Word has it the long-rumored plan to move Bed Bath & Beyond’s Long Island buying operation to the retailer’s New Jersey corporate hub could become a reality in 2012.
Perhaps the decision was inevitable in this day of corporate cost streamlining. A big tax break from the State of New Jersey doesn’t hurt.
If you don’t know the reason for the longtime split operation: Co-founder Warren Eisenberg established the financial base near his New Jersey home; and co-founder Leonard Feinstein set up the buying office near his Long Island home. The split has worked well, but it has become harder from an operating stance for the retailer to justify a Bed Bath buying office only 60 miles from its expanding corporate HQ.
It might as well be 600 miles, however, to Bed Bath merchants contemplating their options as they factor the rush-hour crawl, clogged toll bridges and other rubbernecking slowdowns.
Bed Bath & Beyond consistently fields one of this business’ most experienced and talented merchandising teams. These are astute, decisive merchants whose zeal for trend spotting, early product adoption and category dominance has influenced the chain’s reign well beyond their notoriously rigorous demands on suppliers.
A big piece of the Bed Bath team’s productivity is its depth of merchandise managers, senior buyers and assistant buyers. A key issue is whether that depth is expendable to Bed Bath & Beyond corporate managers.
Do they believe support can be spread more efficiently across a combined merchandising operation in New Jersey, especially as Bed Bath store managers gain more order authority? Are they confident the chain’s merchandising playbook can be handed to new recruits without any hiccups in day-to-day execution?
Bed Bath’s long-term merchandising strategy seems secure. Most senior executives and merchandise managers based in Long Island are expected to relocate one way or another to the New Jersey complex.
Odds are several buyers won’t make the trip. Moving or commuting to New Jersey might be unbearable or unfeasible options for many, even in a flimsy job market.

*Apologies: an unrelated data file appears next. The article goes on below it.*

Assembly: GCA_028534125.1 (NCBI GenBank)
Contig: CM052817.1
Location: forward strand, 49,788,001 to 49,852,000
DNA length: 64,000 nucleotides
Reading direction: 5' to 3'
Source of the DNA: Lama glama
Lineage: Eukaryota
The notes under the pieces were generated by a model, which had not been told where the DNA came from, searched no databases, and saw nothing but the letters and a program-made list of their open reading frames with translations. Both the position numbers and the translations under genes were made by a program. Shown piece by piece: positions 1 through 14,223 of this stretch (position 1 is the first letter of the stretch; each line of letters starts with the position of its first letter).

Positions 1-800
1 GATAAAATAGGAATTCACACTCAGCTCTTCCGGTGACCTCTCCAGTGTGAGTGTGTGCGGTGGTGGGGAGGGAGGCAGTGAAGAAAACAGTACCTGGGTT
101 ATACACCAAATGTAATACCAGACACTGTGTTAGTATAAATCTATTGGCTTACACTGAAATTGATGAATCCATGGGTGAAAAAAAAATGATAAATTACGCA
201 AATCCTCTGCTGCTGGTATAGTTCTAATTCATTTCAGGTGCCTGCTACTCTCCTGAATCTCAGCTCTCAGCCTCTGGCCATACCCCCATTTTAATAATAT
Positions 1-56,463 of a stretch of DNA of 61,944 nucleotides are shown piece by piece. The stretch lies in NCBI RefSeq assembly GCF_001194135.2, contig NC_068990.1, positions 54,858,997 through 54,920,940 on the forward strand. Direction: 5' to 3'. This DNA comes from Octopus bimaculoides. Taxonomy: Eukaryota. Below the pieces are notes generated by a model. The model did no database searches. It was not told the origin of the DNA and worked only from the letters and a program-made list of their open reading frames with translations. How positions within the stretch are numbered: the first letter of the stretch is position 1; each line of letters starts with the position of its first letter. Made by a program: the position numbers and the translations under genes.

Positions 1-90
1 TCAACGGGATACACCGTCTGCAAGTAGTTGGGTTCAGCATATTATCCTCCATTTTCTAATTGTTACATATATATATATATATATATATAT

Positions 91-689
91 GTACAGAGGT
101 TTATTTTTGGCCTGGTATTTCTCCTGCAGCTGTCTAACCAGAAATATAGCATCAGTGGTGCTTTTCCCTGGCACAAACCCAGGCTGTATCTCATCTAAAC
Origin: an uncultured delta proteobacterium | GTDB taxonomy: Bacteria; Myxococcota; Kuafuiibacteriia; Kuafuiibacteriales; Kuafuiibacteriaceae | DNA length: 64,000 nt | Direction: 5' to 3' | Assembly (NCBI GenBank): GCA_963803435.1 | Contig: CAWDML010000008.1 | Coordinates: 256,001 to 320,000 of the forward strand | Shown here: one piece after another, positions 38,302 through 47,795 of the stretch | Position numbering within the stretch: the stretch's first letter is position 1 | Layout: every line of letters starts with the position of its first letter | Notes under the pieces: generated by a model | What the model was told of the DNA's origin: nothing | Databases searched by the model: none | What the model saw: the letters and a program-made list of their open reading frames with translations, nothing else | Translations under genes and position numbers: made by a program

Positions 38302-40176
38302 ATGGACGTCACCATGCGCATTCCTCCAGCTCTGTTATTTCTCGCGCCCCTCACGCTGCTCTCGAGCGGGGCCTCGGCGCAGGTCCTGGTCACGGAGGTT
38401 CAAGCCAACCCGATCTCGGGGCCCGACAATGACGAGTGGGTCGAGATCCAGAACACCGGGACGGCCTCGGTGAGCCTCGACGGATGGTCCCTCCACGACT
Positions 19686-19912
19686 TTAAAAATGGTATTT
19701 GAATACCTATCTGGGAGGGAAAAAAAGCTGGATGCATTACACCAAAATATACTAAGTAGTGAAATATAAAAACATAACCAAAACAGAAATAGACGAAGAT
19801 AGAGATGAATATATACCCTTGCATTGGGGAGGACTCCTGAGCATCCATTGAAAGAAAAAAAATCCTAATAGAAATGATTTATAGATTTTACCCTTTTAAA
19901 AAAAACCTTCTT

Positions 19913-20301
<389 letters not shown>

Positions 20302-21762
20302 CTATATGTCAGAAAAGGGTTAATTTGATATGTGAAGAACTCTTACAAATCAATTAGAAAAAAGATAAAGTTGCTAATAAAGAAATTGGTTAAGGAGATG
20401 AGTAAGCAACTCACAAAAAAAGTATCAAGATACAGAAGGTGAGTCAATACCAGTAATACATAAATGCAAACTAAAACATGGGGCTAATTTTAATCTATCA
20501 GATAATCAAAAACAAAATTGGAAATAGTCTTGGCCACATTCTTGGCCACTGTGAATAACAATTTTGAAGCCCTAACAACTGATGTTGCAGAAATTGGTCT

It’s enough to put suppliers on edge. The possibility of even the slightest disruption is unnerving at a time when Bed Bath is one of their most reliable customers in a fragile marketplace.
Bookkeeping logic says there might be no better time for Bed Bath, which has widened its dominance, to make this move. Sales are up in the double digits. And just think of the bottom-line lift from moving into a New Jersey headquarters that already houses Harmon Stores, buybuy Baby and Christmas Tree Shops (which was relocated from Massachusetts last year).
It is better to impose such a major change from a position of increasing strength than out of cost-slashing desperation. But make no mistake: It is a cost-cutting move. And it could cost Bed Bath & Beyond a few strong merchants and promising prospects.
The home specialty market is ripe for inspired, fresh competition. Off-price operators are raising their games. Certain niche big-boxers are cranking up expansion activity. Select department stores are regaining their merchandising mojo. And well-heeled gourmet retailers are plotting for a bigger share.
Maybe it’s not the best time, after all, for Bed Bath & Beyond to shake up its buying organization by relocating it from Long Island to New Jersey.
As clear as things might look from the other side, crossing that bridge can be complicated.